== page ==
Shoulder Flexion and Extension
The words flexion and extension refer to how the shoulder muscles are moving in relation to how you move your arms. A shoulder flexion is when you move your arms anywhere from a resting position by your sides to straight above your head. An extension is when you move your arms and stick them out behind you.
The muscles involved in the flexion movement include the anterior deltoid, pectoralis major and coracobrachialis. For a shoulder extension, your body uses the latissimus dorsi, teres major and minor and posterior deltoid muscles. These muscles are important for lifting yourself up and having a good range of motion in your shoulders to improve mobility.
In order to strengthen these muscles, you could use dumbbells or resistance bands to help you. Start with your feet shoulder-width apart with your resistance band or weights in hand. As you keep your arms straight, lift up until your arms are parallel to the floor. Many yoga poses require you to have your arms up above your head as well, so a yoga session at home or with an instructor may be able to increase your range of motion while doing a shoulder flexion.
Strengthening your shoulder extension is done in the same way. A good exercise is the bilateral shoulder extension. With your resistance band in front of you, grab each end and reach behind you. Much like a shoulder flexion, extensions help to increase your range of motion and prevent shoulder injuries.
If a patient finds himself or herself in too much pain to move their arms out in front of them, above their heads or reach behind them, shoulder flexion and extension exercise may be used in physical therapy. The physical therapists at Arizona Bone and Joint Specialists may be able help in cases of arthritis, rotator cuff tears or other previous injuries. Sometimes a physical therapy session is easier than doing your own exercises at the gym because our facilities have special equipment that is specifically meant for shoulder injuries. Our staff has an excellent understanding of the muscles used for shoulder flexion and extension and can fine-tune your work out to not only prevent further injury, but also target the specific muscles that are causing your trouble.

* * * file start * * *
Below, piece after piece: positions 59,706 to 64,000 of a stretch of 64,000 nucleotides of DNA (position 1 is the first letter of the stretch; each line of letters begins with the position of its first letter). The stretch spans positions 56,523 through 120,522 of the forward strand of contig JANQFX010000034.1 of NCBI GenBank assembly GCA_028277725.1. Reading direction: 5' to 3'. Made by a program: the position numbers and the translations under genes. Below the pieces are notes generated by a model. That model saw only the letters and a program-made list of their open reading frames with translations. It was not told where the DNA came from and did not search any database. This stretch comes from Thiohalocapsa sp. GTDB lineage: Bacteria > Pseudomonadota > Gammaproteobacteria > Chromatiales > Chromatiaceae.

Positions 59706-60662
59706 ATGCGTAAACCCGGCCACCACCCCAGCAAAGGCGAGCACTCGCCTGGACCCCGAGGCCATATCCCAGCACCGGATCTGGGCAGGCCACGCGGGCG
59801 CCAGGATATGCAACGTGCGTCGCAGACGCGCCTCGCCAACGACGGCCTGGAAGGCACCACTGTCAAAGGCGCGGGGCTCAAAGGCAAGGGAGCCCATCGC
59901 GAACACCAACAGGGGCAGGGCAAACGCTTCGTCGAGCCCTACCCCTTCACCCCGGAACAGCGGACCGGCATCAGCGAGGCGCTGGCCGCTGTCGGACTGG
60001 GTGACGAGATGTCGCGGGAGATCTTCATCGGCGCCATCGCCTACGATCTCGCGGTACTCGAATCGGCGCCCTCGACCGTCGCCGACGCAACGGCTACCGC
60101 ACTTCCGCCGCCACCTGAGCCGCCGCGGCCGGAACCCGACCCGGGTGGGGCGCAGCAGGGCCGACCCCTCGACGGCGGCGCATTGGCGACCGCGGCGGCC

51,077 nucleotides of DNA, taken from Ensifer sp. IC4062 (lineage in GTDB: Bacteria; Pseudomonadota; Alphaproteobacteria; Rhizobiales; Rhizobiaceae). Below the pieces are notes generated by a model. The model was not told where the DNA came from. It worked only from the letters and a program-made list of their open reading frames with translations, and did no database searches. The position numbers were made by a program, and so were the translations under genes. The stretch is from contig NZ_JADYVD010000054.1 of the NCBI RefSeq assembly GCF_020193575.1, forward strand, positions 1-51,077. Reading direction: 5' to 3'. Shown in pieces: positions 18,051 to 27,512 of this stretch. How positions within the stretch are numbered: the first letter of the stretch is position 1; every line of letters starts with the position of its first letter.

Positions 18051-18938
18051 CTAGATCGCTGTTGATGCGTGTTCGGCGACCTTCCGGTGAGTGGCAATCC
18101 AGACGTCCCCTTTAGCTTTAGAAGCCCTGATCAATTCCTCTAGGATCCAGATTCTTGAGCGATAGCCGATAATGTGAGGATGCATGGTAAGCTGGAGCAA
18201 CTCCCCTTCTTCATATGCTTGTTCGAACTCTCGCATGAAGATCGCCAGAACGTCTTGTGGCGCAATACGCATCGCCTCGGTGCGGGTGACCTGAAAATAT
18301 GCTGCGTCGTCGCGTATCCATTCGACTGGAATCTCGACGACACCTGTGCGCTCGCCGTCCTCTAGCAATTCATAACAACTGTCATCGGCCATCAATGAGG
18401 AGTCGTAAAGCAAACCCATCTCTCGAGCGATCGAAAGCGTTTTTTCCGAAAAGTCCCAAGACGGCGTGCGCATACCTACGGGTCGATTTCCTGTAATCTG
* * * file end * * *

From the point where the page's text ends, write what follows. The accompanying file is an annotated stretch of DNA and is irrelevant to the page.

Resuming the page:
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The advice and information contained in this article is for educational purposes only and are not intended to replace or counter a physician’s advice or judgment. Please always consult your physician before taking any advice learned here or in any other educational medical material.